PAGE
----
Everything at High Beeches radiates calm, not only the garden. The visitor carpark feels like one of those remote ones, with a board showing circular walks in the surrounding countryside. The tiny ticket office at the entrance to High Beeches sells guide books and ice cream besides tickets. That’s it. There is no souvenir shop, nothing to detract from the garden. 

High Beeches
The tiny ticket office at the entrance to High Beeches (here shown in late September) sells guide books and ice cream besides tickets. That’s it.

On our previous visits to High Beeches we felt like we were the only visitors. Today it’s crowded, not unpleasantly, High Beeches is spacious enough, but definitely busier. When we arrived, about half an hour before the garden opened, there were already people waiting to get in. But maybe this is not surprising on the only sunny afternoon in a fortnight while the autumn colour display is at its peak.

As we return to the car, the carpark is full. I get into conversation with the friendly woman in a high-vis vest who is directing newly arriving cars to park in a field. Only later do I realise she is Sarah Bray, Anne and Edward Boscawen’s daughter who now manages the garden with her husband Jeremy.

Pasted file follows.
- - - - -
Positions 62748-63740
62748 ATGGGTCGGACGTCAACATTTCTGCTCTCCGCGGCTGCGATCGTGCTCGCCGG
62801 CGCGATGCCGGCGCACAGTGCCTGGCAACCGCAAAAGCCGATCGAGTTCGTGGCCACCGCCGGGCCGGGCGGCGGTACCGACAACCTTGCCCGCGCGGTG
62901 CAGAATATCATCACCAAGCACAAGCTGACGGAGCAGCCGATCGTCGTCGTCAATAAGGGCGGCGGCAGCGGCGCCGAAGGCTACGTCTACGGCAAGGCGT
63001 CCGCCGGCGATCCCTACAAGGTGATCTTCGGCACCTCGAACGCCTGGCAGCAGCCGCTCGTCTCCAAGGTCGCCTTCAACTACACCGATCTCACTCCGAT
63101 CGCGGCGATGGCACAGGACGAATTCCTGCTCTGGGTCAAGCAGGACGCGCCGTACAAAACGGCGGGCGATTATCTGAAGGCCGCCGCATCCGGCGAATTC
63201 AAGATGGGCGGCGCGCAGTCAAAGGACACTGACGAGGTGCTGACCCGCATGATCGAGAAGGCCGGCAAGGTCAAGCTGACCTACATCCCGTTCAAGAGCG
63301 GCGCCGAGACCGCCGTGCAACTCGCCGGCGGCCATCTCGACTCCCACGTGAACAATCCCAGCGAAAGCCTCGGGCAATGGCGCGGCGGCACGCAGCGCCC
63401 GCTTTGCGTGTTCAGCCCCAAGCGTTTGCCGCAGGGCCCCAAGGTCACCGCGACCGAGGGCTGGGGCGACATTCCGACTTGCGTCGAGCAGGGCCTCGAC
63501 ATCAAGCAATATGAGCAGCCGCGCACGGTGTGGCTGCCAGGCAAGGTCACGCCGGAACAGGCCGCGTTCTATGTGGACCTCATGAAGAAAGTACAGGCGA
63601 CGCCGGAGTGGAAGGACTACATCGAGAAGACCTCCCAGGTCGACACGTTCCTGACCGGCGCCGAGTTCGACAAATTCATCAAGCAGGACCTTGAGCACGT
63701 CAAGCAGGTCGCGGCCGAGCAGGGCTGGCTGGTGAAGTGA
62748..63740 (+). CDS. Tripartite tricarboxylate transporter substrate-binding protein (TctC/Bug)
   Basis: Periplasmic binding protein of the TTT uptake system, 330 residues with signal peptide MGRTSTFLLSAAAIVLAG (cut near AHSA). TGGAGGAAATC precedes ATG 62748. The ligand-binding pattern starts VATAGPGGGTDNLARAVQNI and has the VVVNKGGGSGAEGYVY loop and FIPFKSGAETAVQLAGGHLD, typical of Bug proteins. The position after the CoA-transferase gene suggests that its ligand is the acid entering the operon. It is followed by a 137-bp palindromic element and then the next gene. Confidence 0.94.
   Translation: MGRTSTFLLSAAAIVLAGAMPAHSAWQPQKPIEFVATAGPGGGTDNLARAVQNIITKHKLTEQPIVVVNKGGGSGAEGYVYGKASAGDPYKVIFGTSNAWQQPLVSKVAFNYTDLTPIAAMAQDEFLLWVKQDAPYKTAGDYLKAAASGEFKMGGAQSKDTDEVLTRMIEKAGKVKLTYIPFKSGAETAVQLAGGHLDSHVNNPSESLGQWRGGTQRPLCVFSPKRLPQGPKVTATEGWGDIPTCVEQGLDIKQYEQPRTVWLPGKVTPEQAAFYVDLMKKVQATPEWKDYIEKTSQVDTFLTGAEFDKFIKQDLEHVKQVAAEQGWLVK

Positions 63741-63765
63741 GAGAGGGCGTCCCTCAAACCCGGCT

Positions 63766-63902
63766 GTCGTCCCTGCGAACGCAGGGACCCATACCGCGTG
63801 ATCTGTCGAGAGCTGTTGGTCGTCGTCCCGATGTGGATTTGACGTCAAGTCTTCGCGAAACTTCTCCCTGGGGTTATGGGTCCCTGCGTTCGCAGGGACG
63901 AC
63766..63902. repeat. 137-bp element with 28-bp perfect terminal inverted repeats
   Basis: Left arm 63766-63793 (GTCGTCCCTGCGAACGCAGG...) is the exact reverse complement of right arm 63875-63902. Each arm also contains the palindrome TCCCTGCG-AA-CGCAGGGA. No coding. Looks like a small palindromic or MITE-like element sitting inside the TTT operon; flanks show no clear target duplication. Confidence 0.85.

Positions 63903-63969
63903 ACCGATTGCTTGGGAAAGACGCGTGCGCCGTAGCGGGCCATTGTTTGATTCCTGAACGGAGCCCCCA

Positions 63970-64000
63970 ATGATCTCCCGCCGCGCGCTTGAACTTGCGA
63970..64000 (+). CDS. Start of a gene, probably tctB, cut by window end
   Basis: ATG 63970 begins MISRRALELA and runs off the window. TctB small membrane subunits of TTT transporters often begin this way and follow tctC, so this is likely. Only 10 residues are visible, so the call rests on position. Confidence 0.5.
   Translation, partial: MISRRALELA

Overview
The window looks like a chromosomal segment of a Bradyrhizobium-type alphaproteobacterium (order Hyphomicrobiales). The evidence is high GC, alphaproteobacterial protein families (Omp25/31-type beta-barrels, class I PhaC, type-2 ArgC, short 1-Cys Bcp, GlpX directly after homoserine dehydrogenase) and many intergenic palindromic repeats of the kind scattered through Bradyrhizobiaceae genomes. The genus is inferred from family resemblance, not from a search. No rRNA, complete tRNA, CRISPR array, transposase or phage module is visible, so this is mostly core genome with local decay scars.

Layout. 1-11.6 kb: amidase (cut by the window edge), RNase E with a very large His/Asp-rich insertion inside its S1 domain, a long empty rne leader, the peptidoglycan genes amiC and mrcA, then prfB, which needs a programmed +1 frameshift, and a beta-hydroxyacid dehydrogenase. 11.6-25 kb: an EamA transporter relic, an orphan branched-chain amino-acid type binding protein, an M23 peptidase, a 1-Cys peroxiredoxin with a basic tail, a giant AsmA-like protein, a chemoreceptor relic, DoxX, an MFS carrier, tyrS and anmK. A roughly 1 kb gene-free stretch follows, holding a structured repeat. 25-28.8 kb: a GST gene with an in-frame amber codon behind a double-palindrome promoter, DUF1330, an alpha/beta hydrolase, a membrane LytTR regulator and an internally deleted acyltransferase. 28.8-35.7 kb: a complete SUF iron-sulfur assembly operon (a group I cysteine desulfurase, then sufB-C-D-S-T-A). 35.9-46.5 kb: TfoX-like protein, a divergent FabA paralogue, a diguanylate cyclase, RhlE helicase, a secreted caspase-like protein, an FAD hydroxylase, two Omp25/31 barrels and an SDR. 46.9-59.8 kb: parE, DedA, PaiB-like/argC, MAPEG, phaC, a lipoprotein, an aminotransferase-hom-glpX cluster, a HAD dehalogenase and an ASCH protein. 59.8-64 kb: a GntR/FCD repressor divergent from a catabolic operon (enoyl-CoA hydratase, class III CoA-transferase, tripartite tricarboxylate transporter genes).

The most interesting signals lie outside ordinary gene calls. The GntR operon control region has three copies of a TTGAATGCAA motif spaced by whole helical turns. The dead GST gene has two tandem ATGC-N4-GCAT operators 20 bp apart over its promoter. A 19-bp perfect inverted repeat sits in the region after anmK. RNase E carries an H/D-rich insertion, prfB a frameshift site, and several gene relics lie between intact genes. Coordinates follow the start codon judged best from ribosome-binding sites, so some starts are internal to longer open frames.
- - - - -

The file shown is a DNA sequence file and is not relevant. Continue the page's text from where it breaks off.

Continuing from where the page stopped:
‘This is probably our busiest day ever,’ she says. ‘A lot of people are finding us through Instagram.’ ‘Oh dear,’ I think, having a vision of the little ticket booth replaced by a huge visitor centre full of colourful teacups and exclusive offers on scented candles. I immediately feel guilty. What right have I got wishing to keep this place to ourselves? Just because we discovered it a while ago? And after all, more visitors do not mean the focus of this place will automatically shift from botany to candles. For over half a century the Boscawen/Bray family seem to have made a conscious decision to resist the commercialisation of the garden – despite the cost of its upkeep. What shines through is a seriousness about garden aesthetics as well as plant ecology that makes this garden stand out.

Later in the car I think that there are probably lots of people driving away from High Beeches today contemplating how wonderful it is that they discovered this magnificent garden.


Visiting Information

Address: The High Beeches, High Beeches Lane, Sussex, RH17 6HQ, UK

Website: highbeeches.com